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Preliminary MAP-21 Texas Transportation System Performance Results: Transit Condition

Pending adoption of final USDOT rules on national transportation performance management requirements, TxDOT leadership is taking steps to begin incorporating some aspects of those anticipated requirements in state transportation plans to better prepare the Texas transportation planning community for performance-based planning.

The information below presents the TxDOT/TEMPO-endorsed set of proposed national measures for use in Texas transportation planning efforts. The charts depict the FY 2014 performance results, together with short-term (FY 2018 – the end of the current Statewide Transportation Improvement Plan) and mid-term (FY 2025 – the end of the next Unified Transportation Program) performance targets at the statewide (and urban and rural, where appropriate) level for these measures. TxDOT and its partners will, of course, adapt this set of measures when the final federal rulemaking on national performance measures is available.

Summary Results

Goal: This measure reflects the state of good repair performance for the TxDOT-funded small urban, rural, and elderly and disabled programs transit fleet. Note: It does not include metropolitan transit fleet data.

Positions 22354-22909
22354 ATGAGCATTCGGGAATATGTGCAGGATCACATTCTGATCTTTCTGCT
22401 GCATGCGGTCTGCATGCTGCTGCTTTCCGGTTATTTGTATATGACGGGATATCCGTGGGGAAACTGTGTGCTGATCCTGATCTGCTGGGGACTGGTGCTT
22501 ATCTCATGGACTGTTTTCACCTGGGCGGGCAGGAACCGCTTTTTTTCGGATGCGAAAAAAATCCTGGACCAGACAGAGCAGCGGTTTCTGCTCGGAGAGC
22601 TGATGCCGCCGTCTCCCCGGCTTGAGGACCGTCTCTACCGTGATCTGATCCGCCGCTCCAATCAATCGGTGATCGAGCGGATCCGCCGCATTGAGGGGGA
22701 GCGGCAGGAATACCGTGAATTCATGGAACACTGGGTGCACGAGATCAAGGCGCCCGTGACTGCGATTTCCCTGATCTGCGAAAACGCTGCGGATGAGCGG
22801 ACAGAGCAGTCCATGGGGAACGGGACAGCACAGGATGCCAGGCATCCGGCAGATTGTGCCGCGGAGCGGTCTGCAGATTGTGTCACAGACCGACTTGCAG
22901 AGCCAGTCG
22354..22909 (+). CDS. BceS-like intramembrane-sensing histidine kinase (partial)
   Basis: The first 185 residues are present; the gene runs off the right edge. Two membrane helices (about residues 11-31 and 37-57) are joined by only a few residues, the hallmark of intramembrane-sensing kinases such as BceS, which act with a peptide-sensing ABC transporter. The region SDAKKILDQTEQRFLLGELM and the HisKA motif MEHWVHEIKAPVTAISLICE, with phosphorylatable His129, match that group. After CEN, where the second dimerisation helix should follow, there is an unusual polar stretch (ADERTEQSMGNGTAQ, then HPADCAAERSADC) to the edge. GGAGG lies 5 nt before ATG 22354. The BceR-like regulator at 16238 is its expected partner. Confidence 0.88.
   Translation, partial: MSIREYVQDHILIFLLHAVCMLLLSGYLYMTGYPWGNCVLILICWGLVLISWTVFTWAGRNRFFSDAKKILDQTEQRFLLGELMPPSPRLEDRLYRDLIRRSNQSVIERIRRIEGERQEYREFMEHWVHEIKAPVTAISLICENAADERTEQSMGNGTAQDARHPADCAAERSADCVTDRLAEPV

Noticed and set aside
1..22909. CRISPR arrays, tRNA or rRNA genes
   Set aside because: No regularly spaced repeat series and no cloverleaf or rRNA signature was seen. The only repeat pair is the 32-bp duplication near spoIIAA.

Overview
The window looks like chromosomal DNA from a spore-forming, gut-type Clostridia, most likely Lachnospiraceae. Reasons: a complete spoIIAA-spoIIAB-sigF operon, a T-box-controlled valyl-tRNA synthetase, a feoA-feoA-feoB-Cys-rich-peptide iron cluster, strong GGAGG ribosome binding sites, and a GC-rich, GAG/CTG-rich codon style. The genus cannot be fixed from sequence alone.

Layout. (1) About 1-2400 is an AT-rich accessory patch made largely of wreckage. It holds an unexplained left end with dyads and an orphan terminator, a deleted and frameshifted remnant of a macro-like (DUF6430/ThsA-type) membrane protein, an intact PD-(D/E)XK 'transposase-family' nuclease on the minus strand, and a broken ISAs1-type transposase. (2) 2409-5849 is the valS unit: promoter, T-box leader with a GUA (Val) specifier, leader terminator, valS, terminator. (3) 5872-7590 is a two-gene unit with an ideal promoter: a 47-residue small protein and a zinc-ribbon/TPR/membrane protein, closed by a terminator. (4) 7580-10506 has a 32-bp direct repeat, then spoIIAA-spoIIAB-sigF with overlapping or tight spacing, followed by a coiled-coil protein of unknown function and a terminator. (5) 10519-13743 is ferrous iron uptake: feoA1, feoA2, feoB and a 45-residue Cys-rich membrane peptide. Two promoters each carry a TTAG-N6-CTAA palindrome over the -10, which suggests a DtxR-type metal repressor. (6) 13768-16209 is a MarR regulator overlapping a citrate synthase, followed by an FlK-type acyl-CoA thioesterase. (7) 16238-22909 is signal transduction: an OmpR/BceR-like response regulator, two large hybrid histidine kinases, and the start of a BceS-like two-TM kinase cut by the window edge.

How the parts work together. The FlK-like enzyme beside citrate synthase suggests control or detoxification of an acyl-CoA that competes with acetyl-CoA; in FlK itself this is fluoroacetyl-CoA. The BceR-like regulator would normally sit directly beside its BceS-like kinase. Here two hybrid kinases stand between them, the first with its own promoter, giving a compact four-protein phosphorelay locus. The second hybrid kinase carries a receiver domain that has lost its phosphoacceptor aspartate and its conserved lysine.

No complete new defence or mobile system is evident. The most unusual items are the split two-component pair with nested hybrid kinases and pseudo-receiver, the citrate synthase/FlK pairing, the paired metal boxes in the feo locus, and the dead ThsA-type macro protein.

The FY 2014 results are consistent with the actual level of funding and the continued need for public transportation service. With the passage of MAP-21, there is a limited source of capital funds that may be applied to replace assets, such as transit vehicles. For the rural transit agencies, the expected level of capital funds is sufficient to replace only 20 vehicles per year, compared to the more than 100 vehicles that reach the end of their design life every year. That means that transit systems will have to add at least 80 transit vehicles to the backlog each year in the rural transit fleet. In addition, that same funding source must be used to address capital facility needs, such as repairing maintenance facilities.

For the small urban transit fleet (eligible for state funds), the situation is not as desperate, and the estimated funding source is closer to the need. However, in the near future it is expected that the urban capital funds will be less-and-less adequate to replace all vehicles, as well as take care of the facility needs, and the small urban fleet condition is expected to deteriorate as well.

The projected targets are likely optimistic, especially if the funding sources remain flat. Vehicle replacement costs are likely to increase, and the capital funds will become inadequate to replace the vehicles that become more and more worn-out.

One likely result is that transit agencies will have to reduce service, as more vehicles become unsafe to operate and must be taken out of service; and more funds that are now used for operating expenses (fuel, driver and mechanic salaries, etc.) will have to be directed towards vehicle replacement, redirecting operating funds to capital and reducing transit service.

Performance Measure: Transit fleet state of good repair

Ratings are 1 = Bad, 2 = Poor, 3 = Fair, 4 = Good, 5 = Excellent.

Transit Conditions